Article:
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story.lead_photo.caption Talking about creating a healthy lifestyle Jenny Kuhn speaks to the Camden Noon Lions Club about the importance of a healthy lifestyle. Kuhn is the owner of Jenny’s Gym in Camden. Her sister, Jackie Keller, also talked to the group. See related article. - Photo by Bradly Gill

— Two sisters, Jackie Keller and Jenny Kuhn, spoke with the Camden Lions Club on Wednesday about the importance of healthy living and healthy choices.

Kuhn is the owner and operator of Jenny’s Gym, while Keller runs STRONGER, a one-hour class that, according to its Facebook page: “The goal of STRONGER is to encourage people to get moving, get stronger, and take charge of their health. Encouraging music, great company and fun workouts designed to keep you, stretch you and strengthen you.”

In 2016, Kuhn broke the world record for the American Powerlifting Association’s world title in her age/weight group for bench press, dead-lift and squats.

However, she hadn’t always been so health conscious.

She said, “When I was child, our parents smoked, and I remember thinking ‘I have to smoke when I get old.’ That’s just part of it. My parents smoke, I have to smoke, and we were miserable, we would just sit in the back of the car and all that smoke in their and get carsick. I remember about fifth grade I thought, ‘I don’t have to do that. I don’t have to smoke.’ It was like (as) a young child, I was kind of set free from that mentality that I had to do exactly what my parents did.”

Kuhn said her journey into health and fitness began in her 30s when trying on clothes in Iowa and they became a bit snug. She said, “It was only four pounds, but I knew what four pounds was going to become. Four pounds, becomes eight, and 16 and 32.”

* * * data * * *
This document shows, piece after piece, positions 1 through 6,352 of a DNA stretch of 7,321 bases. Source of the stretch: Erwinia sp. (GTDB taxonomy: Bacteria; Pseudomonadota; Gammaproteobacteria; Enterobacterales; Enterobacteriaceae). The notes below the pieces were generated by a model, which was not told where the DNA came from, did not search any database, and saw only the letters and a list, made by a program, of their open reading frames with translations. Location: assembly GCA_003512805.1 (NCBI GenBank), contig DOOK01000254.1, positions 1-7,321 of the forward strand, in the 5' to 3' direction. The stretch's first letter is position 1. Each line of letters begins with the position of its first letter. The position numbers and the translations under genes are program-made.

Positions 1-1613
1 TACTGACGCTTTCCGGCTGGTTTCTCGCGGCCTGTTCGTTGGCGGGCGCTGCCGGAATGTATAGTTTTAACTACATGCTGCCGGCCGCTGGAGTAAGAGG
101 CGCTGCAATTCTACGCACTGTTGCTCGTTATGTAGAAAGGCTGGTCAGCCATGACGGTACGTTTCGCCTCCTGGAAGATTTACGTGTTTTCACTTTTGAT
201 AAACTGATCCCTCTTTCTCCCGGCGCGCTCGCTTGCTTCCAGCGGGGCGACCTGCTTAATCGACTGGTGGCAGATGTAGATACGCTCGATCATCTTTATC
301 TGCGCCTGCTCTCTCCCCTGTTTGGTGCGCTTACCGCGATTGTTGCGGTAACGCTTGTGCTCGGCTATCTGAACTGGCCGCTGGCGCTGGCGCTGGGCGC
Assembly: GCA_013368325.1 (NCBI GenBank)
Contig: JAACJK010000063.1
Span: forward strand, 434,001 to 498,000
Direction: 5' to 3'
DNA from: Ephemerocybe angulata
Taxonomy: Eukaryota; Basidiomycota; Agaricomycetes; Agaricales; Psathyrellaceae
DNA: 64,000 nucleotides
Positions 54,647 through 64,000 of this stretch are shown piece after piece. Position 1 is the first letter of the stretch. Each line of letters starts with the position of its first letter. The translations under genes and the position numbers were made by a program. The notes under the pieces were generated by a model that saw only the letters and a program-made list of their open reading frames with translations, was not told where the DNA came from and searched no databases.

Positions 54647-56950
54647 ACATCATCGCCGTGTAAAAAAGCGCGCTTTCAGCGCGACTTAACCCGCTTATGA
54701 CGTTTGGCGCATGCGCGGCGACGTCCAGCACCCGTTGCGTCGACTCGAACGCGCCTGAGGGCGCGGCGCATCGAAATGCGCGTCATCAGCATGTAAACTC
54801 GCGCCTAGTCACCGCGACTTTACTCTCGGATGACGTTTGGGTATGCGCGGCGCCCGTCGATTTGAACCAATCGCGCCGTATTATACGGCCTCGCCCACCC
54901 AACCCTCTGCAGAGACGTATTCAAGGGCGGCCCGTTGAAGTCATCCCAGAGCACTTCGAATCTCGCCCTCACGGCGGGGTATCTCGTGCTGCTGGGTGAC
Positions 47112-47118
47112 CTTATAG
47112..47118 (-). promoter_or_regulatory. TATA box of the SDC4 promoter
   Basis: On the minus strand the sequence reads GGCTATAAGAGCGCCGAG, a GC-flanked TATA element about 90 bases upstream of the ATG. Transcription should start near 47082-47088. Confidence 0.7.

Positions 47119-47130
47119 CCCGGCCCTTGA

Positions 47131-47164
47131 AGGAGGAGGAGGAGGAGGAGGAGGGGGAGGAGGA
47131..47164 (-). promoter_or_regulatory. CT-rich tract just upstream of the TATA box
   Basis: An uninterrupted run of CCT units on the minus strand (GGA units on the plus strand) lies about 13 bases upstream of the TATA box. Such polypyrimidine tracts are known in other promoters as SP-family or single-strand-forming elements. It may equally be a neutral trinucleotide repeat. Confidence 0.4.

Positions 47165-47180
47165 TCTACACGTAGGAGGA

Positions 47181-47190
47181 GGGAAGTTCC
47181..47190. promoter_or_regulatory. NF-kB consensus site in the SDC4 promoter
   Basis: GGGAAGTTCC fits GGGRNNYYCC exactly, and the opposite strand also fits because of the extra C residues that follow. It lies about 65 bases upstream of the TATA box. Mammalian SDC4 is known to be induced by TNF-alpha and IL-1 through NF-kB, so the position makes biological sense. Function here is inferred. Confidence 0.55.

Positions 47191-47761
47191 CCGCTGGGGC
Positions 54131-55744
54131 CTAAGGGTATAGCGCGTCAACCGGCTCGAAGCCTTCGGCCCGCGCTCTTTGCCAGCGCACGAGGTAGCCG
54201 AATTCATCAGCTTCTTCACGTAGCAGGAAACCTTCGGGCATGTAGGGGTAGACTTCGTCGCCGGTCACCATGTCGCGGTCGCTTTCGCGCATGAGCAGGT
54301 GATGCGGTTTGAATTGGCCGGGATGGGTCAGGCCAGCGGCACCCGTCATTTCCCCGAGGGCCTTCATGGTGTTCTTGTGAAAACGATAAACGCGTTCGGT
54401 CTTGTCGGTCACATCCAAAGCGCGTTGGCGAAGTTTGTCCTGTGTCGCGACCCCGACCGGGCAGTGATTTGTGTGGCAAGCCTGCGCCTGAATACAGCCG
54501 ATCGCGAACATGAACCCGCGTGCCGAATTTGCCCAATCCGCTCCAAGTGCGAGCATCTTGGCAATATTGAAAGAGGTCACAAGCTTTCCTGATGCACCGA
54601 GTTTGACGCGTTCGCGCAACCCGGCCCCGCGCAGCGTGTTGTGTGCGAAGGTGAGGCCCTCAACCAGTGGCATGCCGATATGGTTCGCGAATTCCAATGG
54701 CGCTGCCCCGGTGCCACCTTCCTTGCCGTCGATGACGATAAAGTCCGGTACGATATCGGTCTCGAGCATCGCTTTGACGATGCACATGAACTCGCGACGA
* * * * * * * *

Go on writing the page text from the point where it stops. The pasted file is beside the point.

Kuhn said her oldest client is 74 years old.

“One of the things we always hear is ‘I can’t exercise, because I’m too old,’ and I say: ‘You’re too old, because you don’t exercise,” she said.

Still, Kuhn’s incredible fitness journey was not without it’s own speed-bumps. She said that in 2017, she blew two discs in her back and was told she required surgery. She opted not to go under the knife and instead, adopted a passage from the Bible, Psalm 40:10:

“I have not hid thy righteousness within my heart. I have declared thy faithfulness and thy salvation. I have not concealed thy loving kindness and thy truth from the great congregation.”

She credits God with her recovery, but said the choices we make every day are key to our current and future health.

Kuhn said that the average muscle mass deteriorates 3-5% every decade and that our health and choices in the first 30 years of life affect the next 30 years, which also determine if you make it to the next 30 years.

Kuhn said the simplest thing a person can do is simply be mobile and to “choose life.”

Keller’s portion of the program was also about choice, and in an area over which most people think they have no control.

Keller said that epigentics is the study of heritable changes in gene expression - active versus inactive genes - that do not involve changes to the underlying DNA sequence. She said that a change in phenotype without a change in genotype — which, in turn, affects how cells read the genes, - plays a far bigger role in our health than previously thought.

Keller’s fitness journey started after the birth of her seventh child when she could no longer touch her toes.

“So after my seventh baby, I couldn’t touch my toes and I decided to do something about it,” she said. “So I got together with my girlfriends and we started exercising and praying and had this great group and it was really exciting and successful and I thought ‘I’m going to take this to the streets.’ I had no idea what I was doing…None.”

Keller shared articles about how intense exercise can alter DNA, as well as diet playing a factor in genetic expression for generations.

“Not only are you what you eat, but so are your children and grandchildren. Your children and your grandchildren are what you eat today,” she said.

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